House of Canards: Jeffries, Looking to Washington, Calls for NYCHA Investigation—But Is the Problem the City Itself?

2012 08 12 11 26 19 House of Canards: Jeffries, Looking to Washington, Calls for NYCHA Investigation—But Is the Problem the City Itself?

Will you protect this house? (Matt Chaban)

Assemblyman Hakeem Jeffries convened a press conference yesterday calling for a federal investigation of mismanagement of the New York City Housing Authority. Mr. Jeffries and about 50 of his constituents were lined up in front of the Farragut Houses, wedged between the BQE and the luxury lofts of DUMBO.

Throughout the half-hour event, while away from the podium, the would-be Congressman, dressed in a navy suit with subtle pinstripes and geometric red tie, would dip his hand into his pocket and withdraw a blue handkerchief that matched his shirt. He would duck his head and swiftly dab at his brow before returning the hankie, to do it all over again a few minutes later.

Assemblyman Jeffries looked as though he wanted to hide the fact that he, too, was human, and thus susceptible to the heat. But the thought that crossed our minds was imagine having to live in one of these brick-and-concrete monoliths on such an unbearable day. It turns out that is the unfortunate case year-round.

“They are suffering from rats, broken doors, mold, broken elevators, inadequate heat and criminal activity that is far too rampant,” Mr. Jeffries scolded, the crowd uh-huhing along. “These conditions are unsanitary, unsafe and unacceptable.”

On Friday, Mr. Jeffries sent a letter to HUD Secretary Shaun Donovan—Mayor Bloomberg’s Housing Preservation and Development commissioner until President Obama spirited him back to Washington four years ago. The assemblyman wanted a full accounting of nearly $1 billion in federal funds that the city’s housing authority had failed to spend or misspent as public housing residents suffer through a maintenance backlog stretching for years. The Daily News revealed the problems on August 1 and has been hammering on the agency every day since, often with multiple articles and editorials per issue spanning a range of alleged infractions and misdeeds.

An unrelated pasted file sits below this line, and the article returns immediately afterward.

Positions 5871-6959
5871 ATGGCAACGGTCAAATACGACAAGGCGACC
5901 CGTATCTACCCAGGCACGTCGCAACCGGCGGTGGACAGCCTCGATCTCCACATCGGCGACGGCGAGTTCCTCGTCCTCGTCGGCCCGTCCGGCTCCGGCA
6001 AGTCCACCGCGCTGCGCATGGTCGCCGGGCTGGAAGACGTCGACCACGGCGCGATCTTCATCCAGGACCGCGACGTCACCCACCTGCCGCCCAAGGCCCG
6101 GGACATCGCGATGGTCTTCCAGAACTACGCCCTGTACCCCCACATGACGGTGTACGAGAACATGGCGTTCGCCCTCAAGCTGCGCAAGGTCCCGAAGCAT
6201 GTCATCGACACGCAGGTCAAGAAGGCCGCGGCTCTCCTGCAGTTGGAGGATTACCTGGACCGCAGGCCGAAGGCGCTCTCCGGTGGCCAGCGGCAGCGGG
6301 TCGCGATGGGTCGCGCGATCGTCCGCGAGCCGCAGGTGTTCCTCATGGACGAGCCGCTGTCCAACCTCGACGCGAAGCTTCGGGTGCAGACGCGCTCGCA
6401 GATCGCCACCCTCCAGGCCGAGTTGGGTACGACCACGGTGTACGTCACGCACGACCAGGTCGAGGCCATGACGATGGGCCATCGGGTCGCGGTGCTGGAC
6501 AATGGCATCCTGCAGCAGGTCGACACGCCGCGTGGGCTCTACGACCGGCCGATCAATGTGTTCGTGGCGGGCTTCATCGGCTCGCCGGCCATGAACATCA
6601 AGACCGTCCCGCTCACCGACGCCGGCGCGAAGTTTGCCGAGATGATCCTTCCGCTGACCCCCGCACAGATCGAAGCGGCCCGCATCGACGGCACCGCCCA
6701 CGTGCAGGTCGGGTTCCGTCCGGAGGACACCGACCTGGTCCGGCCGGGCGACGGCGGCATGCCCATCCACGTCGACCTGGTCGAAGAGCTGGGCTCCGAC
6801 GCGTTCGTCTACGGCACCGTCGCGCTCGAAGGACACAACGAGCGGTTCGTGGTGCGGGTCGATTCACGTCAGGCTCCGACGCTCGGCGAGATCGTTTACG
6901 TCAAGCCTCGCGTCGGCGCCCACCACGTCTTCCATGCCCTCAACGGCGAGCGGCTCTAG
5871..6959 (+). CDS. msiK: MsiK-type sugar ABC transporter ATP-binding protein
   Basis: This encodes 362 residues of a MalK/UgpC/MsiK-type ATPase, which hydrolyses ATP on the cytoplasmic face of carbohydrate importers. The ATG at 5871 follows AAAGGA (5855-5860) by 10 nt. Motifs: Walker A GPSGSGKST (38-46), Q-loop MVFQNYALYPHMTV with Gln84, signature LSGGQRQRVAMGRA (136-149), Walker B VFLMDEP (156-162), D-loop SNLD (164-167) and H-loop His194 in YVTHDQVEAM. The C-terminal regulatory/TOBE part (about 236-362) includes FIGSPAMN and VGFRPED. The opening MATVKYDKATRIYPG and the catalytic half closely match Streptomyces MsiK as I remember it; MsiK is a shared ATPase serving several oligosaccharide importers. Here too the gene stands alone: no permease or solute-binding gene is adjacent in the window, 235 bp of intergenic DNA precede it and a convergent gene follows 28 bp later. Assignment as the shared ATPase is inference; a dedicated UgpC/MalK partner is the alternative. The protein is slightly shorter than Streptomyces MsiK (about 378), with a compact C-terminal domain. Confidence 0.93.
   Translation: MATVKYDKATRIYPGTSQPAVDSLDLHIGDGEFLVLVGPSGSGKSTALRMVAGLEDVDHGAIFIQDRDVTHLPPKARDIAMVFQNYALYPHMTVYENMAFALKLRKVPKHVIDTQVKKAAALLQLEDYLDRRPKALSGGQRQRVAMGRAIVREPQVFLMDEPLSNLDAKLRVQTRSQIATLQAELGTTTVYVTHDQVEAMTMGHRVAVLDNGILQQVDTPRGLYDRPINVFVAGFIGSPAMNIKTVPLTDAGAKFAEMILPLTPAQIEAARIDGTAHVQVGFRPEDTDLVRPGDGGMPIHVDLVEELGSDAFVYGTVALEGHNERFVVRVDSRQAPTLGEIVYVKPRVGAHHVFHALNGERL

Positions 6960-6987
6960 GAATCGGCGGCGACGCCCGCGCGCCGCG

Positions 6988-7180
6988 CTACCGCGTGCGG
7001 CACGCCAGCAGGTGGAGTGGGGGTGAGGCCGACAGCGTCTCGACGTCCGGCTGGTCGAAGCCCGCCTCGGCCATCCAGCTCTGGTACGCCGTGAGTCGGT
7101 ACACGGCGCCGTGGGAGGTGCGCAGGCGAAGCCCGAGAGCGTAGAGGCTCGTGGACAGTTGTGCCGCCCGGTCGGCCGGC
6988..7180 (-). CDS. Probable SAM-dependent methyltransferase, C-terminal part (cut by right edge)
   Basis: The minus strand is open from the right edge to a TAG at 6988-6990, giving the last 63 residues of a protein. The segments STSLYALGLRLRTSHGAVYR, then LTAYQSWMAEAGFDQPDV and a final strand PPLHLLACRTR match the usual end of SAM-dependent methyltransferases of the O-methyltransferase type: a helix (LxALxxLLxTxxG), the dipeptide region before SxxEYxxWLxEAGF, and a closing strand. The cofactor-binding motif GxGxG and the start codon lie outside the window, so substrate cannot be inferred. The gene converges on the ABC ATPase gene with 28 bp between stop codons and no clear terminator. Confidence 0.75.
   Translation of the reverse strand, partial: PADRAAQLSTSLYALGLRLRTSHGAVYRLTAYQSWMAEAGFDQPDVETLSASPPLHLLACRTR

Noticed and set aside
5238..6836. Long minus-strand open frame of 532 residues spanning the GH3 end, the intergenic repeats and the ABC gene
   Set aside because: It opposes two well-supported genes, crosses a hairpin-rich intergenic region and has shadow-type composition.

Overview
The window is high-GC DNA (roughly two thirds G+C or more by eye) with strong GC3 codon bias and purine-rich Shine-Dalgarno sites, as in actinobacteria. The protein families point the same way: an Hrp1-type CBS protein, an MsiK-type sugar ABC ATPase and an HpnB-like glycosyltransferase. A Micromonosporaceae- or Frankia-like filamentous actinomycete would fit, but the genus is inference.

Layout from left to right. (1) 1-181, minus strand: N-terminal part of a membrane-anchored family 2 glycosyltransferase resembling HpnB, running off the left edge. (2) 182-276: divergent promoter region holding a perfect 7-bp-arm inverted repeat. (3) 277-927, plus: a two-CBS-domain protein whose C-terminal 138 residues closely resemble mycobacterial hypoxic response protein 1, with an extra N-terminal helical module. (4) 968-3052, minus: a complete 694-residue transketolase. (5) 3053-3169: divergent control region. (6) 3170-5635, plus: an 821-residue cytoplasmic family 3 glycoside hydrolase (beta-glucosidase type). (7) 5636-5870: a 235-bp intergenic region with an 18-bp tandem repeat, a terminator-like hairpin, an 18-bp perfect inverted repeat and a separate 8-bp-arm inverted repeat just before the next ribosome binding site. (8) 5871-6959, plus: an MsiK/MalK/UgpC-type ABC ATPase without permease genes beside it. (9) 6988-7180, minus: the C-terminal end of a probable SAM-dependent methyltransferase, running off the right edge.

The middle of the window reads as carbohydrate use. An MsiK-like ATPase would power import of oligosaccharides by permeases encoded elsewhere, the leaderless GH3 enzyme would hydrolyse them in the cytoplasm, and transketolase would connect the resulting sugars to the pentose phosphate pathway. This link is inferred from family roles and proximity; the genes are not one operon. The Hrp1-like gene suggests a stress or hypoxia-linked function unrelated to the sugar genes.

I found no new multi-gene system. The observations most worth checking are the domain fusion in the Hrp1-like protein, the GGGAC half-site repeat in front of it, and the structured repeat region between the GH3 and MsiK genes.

Whether the problems are as serious as the paper contends is a matter of debate—some housing watchers have said they are not, and that in fact the News is itself engaging in the sort of obfuscation the tab is accusing the city of. At the same time, these people say, the Housing Authority, which accommodates as many residents as the entire city of Atlanta, remains rife with problems, just not exactly the ones that are currently drawing headlines.

This is part of the reason Mr. Jeffries is calling for his investigation. “This mismanagement shocks the conscience and requires immediate federal intervention,” he said. “There are tens of thousands of hard-working, decent families who live in this community and throughout the city in public housing. Many of these families are subjected to conditions that are inhumane.”

He said that the housing authority was no better than “the boy who cried wolf” because for years the agency had pleaded poverty, only for it now to be revealed that it had hundreds of millions of dollars lying around unspent. (This is not necessarily an accurate assessment, since much of this was capital money, dedicated to large projects, rather than the maintenance accounts, which are effectively broke.)

Mr. Jeffries said he wanted three things from the federal investigation: “What happened, why did it happen and how do we prevent this type of massive financial mismanagement from ever happening again.” HUD had yet to respond to Friday’s letter, and representatives could not be reached on Sunday.